Like a two-dimensional jigsaw puzzle, a globe puzzle is often made of cardboard and the assembled pieces form a single layer. Most globe puzzles have designs representing spherical shapes such as the Earth, the Moon, or historical globes of the Earth.
The logo of Wikipedia is a puzzle globe depicting glyphs from many different writing systems.
A jigsaw puzzle globe from the 1870s is in the collection of the Whipple Museum of the History of Science, and is a copy of an earlier one made in Germany.Robert Stewart Whipple
Robert Stewart Whipple (1871–1953) was a businessman in the British scientific instrument trade, a collector of science books and scientific instruments, and an author on their history. He amassed a unique collection of antique scientific instruments that he later donated to found the Whipple Museum of the History of Science in Cambridge in 1944.Scientific instrument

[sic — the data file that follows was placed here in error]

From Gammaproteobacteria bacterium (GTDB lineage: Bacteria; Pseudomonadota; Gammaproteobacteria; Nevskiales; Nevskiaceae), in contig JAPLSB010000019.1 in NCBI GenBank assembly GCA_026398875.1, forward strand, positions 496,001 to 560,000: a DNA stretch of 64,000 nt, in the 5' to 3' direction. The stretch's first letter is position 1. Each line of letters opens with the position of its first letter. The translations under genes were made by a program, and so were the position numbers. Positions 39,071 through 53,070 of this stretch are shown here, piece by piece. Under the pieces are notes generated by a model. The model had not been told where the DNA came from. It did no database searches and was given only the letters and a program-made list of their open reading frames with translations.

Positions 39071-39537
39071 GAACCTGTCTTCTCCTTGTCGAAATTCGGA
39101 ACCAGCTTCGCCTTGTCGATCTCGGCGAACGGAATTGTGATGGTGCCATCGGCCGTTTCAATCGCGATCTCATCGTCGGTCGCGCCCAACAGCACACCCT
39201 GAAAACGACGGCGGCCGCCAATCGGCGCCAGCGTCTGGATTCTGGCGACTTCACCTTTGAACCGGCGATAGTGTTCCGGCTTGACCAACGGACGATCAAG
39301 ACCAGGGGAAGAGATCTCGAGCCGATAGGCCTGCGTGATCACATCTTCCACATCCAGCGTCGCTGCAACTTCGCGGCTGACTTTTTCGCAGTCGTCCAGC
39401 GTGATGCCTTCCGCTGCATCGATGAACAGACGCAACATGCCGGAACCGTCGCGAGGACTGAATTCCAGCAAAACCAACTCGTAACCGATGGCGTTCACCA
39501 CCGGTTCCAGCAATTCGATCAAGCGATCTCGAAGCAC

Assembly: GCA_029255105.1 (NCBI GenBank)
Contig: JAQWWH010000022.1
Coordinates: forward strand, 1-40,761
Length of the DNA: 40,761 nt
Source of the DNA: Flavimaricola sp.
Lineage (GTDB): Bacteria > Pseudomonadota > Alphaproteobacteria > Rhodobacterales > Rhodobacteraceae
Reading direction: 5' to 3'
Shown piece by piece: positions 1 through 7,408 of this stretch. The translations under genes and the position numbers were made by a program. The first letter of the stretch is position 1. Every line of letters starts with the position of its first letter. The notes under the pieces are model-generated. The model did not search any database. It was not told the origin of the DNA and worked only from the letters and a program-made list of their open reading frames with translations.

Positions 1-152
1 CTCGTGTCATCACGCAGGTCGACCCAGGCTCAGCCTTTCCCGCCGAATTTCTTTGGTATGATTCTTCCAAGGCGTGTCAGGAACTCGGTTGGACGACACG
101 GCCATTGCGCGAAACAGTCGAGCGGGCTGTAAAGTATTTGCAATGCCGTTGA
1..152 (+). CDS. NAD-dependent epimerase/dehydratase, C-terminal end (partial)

A scientific instrument is, broadly speaking, a device or tool used for scientific purposes, including the study of both natural phenomena and theoretical research.Sekiya Seikei